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Memoirs of Napoleon Bonaparte von Bourrienne, Louis Antoine Fauvelet de (eBook)

  • Erscheinungsdatum: 19.08.2016
  • Verlag: anboco
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Memoirs of Napoleon Bonaparte

In introducing the present edition of M. de Bourrienne's Memoirs to the public we are bound, as Editors, to say a few Words on the subject. Agreeing, however, with Horace Walpole that an editor should not dwell for any length of time on the merits of his author, we shall touch but lightly on this part of the matter. We are the more ready to abstain since the great success in England of the former editions of these Memoirs, and the high reputation they have acquired on the European Continent, and in every part of the civilised world where the fame of Bonaparte has ever reached, sufficiently establish the merits of M. de Bourrienne as a biographer. These merits seem to us to consist chiefly in an anxious desire to be impartial, to point out the defects as well as the merits of a most wonderful man; and in a peculiarly graphic power of relating facts and anecdotes. With this happy faculty Bourrienne would have made the life of almost any active individual interesting; but the subject of which the most favourable circumstances permitted him to treat was full of events and of the most extraordinary facts. The hero of his story was such a being as the world has produced only on the rarest occasions, and the complete counterpart to whom has, probably, never existed; for there are broad shades of difference between Napoleon and Alexander, Caesar, and Charlemagne; neither will modern history furnish more exact parallels, since Gustavus Adolphus, Frederick the Great, Cromwell, Washington, or Bolivar bear but a small resemblance to Bonaparte either in character, fortune, or extent of enterprise. For fourteen years, to say nothing of his projects in the East, the history of Bonaparte was the history of all Europe! With the copious materials he possessed, M. de Bourrienne has produced a work which, for deep interest, excitement, and amusement, can scarcely be paralleled by any of the numerous and excellent memoirs for which the literature of France is so justly celebrated. M.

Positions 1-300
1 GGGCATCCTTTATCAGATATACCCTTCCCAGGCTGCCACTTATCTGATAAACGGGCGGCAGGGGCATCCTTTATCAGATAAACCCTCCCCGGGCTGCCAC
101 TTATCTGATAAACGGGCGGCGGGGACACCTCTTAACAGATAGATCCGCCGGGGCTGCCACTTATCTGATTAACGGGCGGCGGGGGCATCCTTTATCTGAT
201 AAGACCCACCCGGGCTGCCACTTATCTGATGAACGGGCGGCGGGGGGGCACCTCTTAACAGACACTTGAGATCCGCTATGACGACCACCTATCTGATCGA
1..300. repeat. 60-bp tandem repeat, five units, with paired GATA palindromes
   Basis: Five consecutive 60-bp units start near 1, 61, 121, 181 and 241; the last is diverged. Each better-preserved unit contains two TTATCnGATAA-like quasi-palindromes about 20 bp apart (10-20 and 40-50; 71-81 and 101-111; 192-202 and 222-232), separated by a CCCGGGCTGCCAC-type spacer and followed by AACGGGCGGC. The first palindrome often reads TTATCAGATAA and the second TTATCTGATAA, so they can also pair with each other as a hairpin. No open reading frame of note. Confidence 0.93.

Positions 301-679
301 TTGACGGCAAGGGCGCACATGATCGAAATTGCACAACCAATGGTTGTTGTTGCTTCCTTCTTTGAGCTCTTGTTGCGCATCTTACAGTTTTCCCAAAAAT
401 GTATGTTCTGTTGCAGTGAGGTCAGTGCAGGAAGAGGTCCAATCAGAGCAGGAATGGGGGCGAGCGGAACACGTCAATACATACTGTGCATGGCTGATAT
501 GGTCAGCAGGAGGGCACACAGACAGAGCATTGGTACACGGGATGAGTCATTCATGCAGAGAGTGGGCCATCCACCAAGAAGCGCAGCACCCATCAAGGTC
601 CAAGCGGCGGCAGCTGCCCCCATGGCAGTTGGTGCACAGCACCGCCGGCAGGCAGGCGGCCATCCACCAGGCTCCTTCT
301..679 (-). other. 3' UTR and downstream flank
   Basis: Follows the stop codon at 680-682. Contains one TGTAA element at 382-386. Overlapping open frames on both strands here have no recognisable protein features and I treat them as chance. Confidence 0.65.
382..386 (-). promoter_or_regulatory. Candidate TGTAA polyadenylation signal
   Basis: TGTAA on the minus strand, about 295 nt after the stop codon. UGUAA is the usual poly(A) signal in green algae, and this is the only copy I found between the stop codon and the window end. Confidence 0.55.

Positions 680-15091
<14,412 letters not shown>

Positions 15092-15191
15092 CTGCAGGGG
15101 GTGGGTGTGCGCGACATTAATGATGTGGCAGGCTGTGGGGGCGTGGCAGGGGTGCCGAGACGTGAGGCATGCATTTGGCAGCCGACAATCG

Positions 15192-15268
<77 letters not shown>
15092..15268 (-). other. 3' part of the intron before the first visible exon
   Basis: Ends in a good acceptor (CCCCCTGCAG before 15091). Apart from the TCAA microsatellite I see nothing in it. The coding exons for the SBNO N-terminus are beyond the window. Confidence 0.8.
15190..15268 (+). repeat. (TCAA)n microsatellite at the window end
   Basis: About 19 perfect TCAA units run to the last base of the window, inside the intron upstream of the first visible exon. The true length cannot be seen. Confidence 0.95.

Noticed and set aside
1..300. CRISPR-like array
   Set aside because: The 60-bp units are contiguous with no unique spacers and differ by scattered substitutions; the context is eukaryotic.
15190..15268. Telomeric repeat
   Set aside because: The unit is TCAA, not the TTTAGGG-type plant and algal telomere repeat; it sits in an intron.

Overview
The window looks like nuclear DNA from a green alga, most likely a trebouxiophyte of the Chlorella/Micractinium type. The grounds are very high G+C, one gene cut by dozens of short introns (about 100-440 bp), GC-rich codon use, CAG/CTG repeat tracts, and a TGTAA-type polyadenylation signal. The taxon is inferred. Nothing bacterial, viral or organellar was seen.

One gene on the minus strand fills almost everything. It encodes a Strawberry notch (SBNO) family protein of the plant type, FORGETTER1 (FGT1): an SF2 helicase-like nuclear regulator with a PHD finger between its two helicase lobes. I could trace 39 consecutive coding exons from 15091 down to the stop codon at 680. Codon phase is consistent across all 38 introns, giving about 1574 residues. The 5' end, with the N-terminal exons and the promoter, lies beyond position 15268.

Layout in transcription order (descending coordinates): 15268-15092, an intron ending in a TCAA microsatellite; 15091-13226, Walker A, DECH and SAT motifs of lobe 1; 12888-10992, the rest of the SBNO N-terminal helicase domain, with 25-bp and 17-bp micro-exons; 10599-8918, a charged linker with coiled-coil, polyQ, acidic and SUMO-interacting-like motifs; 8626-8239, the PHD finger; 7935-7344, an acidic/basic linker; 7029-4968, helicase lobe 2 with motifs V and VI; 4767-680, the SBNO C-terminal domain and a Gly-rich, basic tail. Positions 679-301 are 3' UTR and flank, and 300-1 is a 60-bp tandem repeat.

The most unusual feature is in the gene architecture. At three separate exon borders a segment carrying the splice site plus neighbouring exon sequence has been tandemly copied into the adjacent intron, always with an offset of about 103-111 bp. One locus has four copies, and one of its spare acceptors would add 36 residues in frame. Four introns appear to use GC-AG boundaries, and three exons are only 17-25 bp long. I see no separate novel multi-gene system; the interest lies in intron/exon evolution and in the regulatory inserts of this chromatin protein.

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    Format: ePUB
    Kopierschutz: watermark
    Seitenzahl: 500
    Erscheinungsdatum: 19.08.2016
    Sprache: Englisch
    ISBN: 9783736406605
    Verlag: anboco
    Größe: 4054 kBytes
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Memoirs of Napoleon Bonaparte

PREFACE 1885 EDITION.

The Memoirs of the time of Napoleon may be divided into two classes-those by marshals and officers, of which Suchet's is a good example, chiefly devoted to military movements, and those by persons employed in the administration and in the Court, giving us not only materials for history, but also valuable details of the personal and inner life of the great Emperor and of his immediate surroundings. Of this latter class the Memoirs of Bourrienne are among the most important.